Daniel Kleinman has the knack of making people laugh. His John Smith's campaign, featuring comic Peter Kay dive-bombing into a swimming pool, generated a lot of publicity for the beer as the catchphrase "Top bombing" echoed round the UK.
As well as other John Smith's ads, he has directed provocative and comic commercials for Boddingtons, Tango and John West.
Mr Kleinman was originally an illustrator and music video director; his avant-garde technique attracted the advertising world, leading to work such as Audi's Wakeboarder ad, Smirnoff and its Crooner ad, and commercials for Xbox.
"I meandered into advertising, unintentionally, from directing music videos in the 1980s for Madonna, Fleetwood Mac and Prince," he says.
"Because I did a lot of experimenting, I have a broad base of knowledge and am not one of those directors where everything on my reel looks the same. I do anything from special effects to comedy dialogue to focusing on photography, tension or sexiness. That's the main reason I've been doing so well for so long.
"A memorable moment this year was the discovery that two of the phrases from the John Smith's ads were painted by the Air Force on bombs used in Iraq: 'Top bombing' and ''Ave it'. I'm not particularly proud of this, but it demonstrates the power of the commercial catchphrase."
The industry magazine Campaign has ranked Fredrik Bond, 33, among its top five commercial directors in each of the past three years. Recent ads range across a raft of consumer brands targeting the UK, continental Europe and the US, including Wrangler, Peugeot, Nike and Adidas.
"The best part is when things you have intuitively pieced together start to fall into place and, hopefully, evoke people's emotions."
Six months after graduating from his advertising and design course, Bryan Buckley became the youngest ever winner of the One Show Pencil creative design award. Now 40, he helps run the Emmy-winning international production company Hungry Man, whose work includes ads for Dr Pepper and Egg.
"Find your own voice, keep it, and never do anything for the money."
Frank Budgen began directing ads full-time in 1991 and later became a partner at production company Gorgeous Enterprises. Best known for his work with Guinness - including the Bet on Black snail racing ad - he has won "best director" at three of the past four British Television Advertising Awards.
"Don't wait for it to come to you. Get out there and do it."
Tom Carty's directing career is barely two years old yet he has already earned recognition for commercials including The Economist, MTV, Nike, PlayStation 2, and the BBC Rush Hour ad featuring a well-toned roof-runner leaping across houses. With business partner Walter Campbell, he has also worked for Volvo, BT and Dunlop.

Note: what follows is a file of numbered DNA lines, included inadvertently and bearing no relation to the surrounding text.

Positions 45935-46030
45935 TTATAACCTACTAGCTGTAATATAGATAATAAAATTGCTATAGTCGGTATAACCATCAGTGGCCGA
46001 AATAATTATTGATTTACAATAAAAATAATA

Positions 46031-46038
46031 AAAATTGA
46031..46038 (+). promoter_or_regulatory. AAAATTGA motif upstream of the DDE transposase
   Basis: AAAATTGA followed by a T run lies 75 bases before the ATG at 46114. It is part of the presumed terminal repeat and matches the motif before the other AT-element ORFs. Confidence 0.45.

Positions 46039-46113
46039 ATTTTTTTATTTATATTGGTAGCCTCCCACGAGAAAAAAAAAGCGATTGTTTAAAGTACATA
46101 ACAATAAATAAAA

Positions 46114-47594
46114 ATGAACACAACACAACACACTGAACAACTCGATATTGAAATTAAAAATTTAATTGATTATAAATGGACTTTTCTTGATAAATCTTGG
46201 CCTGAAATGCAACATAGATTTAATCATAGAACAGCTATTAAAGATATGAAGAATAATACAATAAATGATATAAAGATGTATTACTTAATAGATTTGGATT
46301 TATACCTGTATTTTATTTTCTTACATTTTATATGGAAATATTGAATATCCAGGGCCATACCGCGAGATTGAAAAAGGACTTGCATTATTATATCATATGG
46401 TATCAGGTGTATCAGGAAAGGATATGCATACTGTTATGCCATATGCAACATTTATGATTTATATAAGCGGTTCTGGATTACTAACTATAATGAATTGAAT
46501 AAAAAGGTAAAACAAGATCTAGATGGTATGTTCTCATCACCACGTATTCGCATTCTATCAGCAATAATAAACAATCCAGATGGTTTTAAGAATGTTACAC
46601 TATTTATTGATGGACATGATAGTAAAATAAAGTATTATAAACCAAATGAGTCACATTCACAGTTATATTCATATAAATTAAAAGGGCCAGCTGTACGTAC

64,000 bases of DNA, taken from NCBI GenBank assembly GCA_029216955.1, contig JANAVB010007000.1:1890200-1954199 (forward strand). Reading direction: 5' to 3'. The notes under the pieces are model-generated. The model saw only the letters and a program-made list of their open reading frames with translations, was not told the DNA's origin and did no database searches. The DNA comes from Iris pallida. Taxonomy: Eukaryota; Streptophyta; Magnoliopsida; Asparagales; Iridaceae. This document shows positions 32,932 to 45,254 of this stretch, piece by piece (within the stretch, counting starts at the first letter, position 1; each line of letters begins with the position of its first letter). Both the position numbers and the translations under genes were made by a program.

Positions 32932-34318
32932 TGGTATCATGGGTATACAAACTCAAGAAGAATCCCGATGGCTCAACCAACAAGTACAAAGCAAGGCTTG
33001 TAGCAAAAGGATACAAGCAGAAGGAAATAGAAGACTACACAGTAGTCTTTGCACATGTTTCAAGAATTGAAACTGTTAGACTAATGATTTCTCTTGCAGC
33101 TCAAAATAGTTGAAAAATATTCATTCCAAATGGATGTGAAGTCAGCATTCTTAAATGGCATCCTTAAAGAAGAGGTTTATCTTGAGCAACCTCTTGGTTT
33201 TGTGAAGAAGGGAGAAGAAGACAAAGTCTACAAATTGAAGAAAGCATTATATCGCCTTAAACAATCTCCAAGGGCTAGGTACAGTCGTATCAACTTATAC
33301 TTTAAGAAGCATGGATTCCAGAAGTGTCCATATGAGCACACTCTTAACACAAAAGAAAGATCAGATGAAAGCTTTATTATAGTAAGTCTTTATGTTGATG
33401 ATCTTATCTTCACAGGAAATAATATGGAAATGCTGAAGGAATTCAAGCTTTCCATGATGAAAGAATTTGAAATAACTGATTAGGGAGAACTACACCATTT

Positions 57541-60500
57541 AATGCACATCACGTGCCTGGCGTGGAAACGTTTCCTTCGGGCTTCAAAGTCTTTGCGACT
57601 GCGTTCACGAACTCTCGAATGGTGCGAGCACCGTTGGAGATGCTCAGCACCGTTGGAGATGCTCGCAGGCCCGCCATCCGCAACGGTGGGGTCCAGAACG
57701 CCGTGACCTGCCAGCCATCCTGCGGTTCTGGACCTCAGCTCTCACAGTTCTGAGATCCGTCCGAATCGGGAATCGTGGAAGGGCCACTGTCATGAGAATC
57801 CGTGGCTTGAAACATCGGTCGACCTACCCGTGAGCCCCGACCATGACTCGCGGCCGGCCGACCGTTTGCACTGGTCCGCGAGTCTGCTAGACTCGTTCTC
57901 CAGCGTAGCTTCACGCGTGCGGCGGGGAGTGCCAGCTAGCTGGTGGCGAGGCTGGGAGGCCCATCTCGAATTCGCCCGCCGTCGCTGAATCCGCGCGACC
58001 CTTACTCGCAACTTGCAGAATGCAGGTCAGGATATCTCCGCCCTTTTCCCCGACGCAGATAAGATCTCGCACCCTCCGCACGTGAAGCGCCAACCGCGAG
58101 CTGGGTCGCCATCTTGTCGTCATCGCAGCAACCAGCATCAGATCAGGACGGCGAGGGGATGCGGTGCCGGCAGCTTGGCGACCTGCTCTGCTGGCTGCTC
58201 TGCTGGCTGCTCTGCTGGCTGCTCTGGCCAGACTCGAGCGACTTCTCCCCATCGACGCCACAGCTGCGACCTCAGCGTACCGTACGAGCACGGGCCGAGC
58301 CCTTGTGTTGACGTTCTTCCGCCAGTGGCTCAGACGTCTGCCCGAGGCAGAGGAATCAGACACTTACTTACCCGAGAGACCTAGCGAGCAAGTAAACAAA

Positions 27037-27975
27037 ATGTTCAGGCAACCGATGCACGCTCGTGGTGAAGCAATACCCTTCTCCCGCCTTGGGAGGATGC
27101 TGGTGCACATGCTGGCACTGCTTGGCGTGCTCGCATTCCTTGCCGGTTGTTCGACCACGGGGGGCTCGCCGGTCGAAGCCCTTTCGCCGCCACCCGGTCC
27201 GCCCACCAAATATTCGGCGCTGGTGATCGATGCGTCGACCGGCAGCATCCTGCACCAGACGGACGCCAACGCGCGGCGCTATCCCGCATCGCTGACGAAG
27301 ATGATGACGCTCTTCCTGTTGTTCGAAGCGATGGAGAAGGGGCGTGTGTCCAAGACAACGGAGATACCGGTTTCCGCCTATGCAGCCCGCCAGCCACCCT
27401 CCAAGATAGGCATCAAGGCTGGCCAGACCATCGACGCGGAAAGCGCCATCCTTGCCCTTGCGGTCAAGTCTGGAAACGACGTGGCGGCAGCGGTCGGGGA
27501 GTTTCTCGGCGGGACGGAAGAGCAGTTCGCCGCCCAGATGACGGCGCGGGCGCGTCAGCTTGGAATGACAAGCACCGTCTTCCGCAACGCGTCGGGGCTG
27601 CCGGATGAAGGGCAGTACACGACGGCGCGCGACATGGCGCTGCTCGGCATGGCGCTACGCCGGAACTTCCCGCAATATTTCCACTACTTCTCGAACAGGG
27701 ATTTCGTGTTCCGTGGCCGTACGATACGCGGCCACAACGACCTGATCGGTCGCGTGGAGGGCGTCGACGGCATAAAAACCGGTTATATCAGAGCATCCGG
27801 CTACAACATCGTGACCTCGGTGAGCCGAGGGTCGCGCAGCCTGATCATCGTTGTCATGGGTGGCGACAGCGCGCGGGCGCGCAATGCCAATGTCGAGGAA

"I'm passionate about my work, I like having a laugh, and I've got the luck of the Irish."
Commercials directed by Stuart Douglas, 41, cross from the high-street brand Waitrose to sports and games giants Nike and PlayStation, starring athletes such as Thierry Henry, David Beckham and Muhammad Ali. His work for the Government on road safety, "Kill Your Speed", scooped awards both here and in the US.
"I'm privileged to visit and work with a vast variety of people, teaching you to respect others and their ways."
Jonathan Glazer, 37, director of the gangster movie Sexy Beast, trained in theatre design and direction before starting a successful career in films and commercials. His Guinness Surfer ad - horses emerging from foaming waves - was voted best commercial in Channel 4's The 100 Greatest TV Ads.
"With all the work out there, you think, how can I compete? It took me a while to learn you do it with ideas."
Pontus Lowenhielm, 37, is one sixth of the film collective Traktor, which has written, directed and produced some 300 ads, including Miller Lite and Diesel. Awards include a Gold Lion at the Cannes advertising festival.
"With the biggest brands, making something 'real' is almost harder than creating 'fantasy' because everyone has a subjective notion of what 'real' is."
Chris Palmer began his advertising career in style in 1985, winning "outstanding beginner" at the Creative Circle awards. A founding partner of the production company Gorgeous Enterprises, he has since directed ads for Adidas, Orange, British Airways and Kick Racism Out of Football. In 1997, he won "director of the year" at the Midsummer TV commercial awards.
"Shooting commercials is infinitely preferable to working."
Ivan Zacharias, 31, made his mark early in his career when his first TV ads, for the Prague National Gallery, won a Golden Drum award for best central European commercial in 1994 and 1995. A former student of Prague's renowned FAMU film academy, his more recent projects include ads for the new Royal Marines campaign, VW Beetle, Coca-Cola and Stella Artois.
"The greatest challenge is to tell a story in a very short stretch of time."
Do you want to break into directing?
* This is one of the few careers requiring no academic qualifications. But you do need to be self-confident and dynamic.
* Get signed by a production company. A test commercial, promo or unusual set of still photographs can help get you noticed.
* Many directors also emerge from film schools, advertising copywriting, agency art directing or from a technical area, such as cameraman.
* Alternatively, start at the bottom and work your way up from a post as a runner in production or post-production companies - where you can listen, learn and then prove your ability.
* Directors have to transform a written script into film. Be prepared to visualise and pitch a treatment, work with actors, and liaise with film crews, agencies and clients.
Compiled by Kate Hilpern with information from the Advertising Producers Association Top 50.Reuse content